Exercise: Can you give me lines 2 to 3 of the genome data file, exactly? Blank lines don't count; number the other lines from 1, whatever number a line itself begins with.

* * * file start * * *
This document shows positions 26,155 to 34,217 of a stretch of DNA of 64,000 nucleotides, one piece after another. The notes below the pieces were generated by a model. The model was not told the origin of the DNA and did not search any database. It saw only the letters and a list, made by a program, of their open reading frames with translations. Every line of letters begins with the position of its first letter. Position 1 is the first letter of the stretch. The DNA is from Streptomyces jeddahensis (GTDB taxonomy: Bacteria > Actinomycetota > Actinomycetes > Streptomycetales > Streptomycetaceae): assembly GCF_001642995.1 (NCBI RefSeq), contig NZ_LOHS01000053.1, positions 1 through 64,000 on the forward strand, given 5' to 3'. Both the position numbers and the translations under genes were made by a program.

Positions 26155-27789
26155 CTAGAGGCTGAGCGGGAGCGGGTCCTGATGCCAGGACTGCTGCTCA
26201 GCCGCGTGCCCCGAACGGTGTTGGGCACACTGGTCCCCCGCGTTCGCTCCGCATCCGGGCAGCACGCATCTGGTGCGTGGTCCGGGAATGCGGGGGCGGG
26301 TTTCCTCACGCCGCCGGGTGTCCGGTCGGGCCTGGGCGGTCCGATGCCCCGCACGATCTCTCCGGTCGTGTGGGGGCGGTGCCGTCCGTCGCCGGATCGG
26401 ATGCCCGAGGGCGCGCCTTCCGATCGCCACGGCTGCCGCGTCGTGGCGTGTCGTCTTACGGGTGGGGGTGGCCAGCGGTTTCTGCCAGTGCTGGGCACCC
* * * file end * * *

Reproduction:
Positions 26155-27789
26155 CTAGAGGCTGAGCGGGAGCGGGTCCTGATGCCAGGACTGCTGCTCA